He wasn't. Sharing the league scoring title with Lemieux, Gretzky led the Kings to a 42-31-7 record in his first season with the team. Season ticket sales soared to a club-record 14,875, and during the next season the center was named "Athlete of the Decade" by the Associated Press and United Press International, garnering more votes than Joe Montana, Magic Johnson and Larry Bird combined. For the 1991-92 season the Kings sold out every game, a feat never accomplished by the Lakers or any other L.A. sports team. The following season, behind Gretzky's leading playoff totals of 15 goals, 25 assists and 40 points in 24 games, the Kings reached the Stanley Cup Finals, losing to the Montreal Canadiens in five games.

The next three years, however, the Kings reverted to mediocrity. By the middle of the 1995-96 season, Gretzky wanted a commitment from management that it was going to make the kind of deals necessary to produce a winner. Since the Kings wouldn't make such a commitment, and because Gretzky was scheduled to become a free agent after the season, the team decided to get something for him while they could, trading him to the Blues that February for three young players: center Patrice Tardif, forward Craig Johnson and center Roman Vopat.

At the same time Gretzky was leading the Oilers to Stanley Cups and putting people into the seats in Los Angeles, he was also demolishing old records. In the 1981-82 season he established records for goals in a season, when his 92 shattered Phil Esposito's mark of 76. The old record for points, 152, also belonged to Espo. Gretzky blew it to smithereens that same season by posting 212! In the 1985-86 campaign Gretzky crushed his own record of 109 assists (Bobby Orr had held the previous record of 102) by accumulating an amazing 163. When there were no records left to break, he broke and rebroke his own records. Aside from holding the career marks in goals, assists and points, Gretzky now owns eight of the top 10 seasonal marks for points, four of the top 10 records for goals and nine of the top 10 marks for assists.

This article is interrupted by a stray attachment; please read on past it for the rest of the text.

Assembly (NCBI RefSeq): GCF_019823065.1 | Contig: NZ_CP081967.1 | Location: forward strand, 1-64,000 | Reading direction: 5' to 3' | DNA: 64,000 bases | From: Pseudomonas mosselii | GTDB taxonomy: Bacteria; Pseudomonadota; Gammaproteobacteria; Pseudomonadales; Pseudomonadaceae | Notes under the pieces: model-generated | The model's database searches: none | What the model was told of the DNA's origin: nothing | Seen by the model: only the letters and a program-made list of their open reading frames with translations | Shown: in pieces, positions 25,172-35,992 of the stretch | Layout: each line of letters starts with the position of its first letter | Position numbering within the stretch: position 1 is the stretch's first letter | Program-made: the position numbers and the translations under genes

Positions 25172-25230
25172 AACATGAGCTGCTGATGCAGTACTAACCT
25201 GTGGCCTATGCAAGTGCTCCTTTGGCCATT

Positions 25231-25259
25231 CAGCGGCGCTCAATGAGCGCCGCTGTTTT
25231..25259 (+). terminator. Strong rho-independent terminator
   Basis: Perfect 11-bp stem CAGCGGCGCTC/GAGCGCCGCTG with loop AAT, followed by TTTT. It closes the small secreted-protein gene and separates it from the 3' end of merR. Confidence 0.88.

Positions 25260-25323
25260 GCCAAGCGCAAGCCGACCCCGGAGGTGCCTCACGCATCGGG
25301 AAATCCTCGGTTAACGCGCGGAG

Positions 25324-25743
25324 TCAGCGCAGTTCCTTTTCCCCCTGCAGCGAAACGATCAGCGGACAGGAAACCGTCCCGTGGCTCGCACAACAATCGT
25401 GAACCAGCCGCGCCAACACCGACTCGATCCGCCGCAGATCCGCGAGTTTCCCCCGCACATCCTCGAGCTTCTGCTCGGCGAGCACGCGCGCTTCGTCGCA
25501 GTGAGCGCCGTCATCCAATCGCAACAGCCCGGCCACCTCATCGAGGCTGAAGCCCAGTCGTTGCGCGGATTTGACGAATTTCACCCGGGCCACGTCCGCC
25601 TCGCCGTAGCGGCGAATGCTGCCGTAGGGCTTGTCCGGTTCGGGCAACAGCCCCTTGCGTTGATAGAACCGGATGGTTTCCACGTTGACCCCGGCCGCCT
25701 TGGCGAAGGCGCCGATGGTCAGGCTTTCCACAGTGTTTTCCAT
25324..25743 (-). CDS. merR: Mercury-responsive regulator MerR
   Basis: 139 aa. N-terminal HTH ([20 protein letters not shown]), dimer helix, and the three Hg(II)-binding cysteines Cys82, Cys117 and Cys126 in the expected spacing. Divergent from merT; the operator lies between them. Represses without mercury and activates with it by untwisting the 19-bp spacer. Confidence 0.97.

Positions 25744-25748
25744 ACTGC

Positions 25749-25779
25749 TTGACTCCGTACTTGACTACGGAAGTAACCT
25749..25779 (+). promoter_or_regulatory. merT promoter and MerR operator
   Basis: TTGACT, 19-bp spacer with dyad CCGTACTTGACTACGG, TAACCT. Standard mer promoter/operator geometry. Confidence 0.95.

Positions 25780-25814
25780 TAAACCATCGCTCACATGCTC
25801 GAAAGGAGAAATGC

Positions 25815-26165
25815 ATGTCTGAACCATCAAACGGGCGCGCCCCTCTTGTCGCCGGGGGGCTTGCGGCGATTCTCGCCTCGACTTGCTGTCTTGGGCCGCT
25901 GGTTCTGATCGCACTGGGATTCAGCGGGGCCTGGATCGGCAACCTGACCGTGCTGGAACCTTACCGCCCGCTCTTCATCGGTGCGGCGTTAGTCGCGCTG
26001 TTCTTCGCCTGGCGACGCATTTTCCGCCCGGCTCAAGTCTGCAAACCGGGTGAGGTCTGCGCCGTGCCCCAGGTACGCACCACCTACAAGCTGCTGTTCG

While fine players such as Lemieux and the Philadelphia Flyers' Eric Lindros have come along, they have not--and in all probability will not--even remotely approach Gretzky's totals. "You know, when I was doing it, I didn't even realize what I was doing," Gretzky says. "Some of the records that I have, some of the things I did. I wish..." He pauses. "I really didn't savor any of the moments. You know what I mean? The only time I really savored it was when I lifted the Stanley Cup, the four times I got to do that. I can remember each time what I was thinking and how I was feeling when I lifted the cup."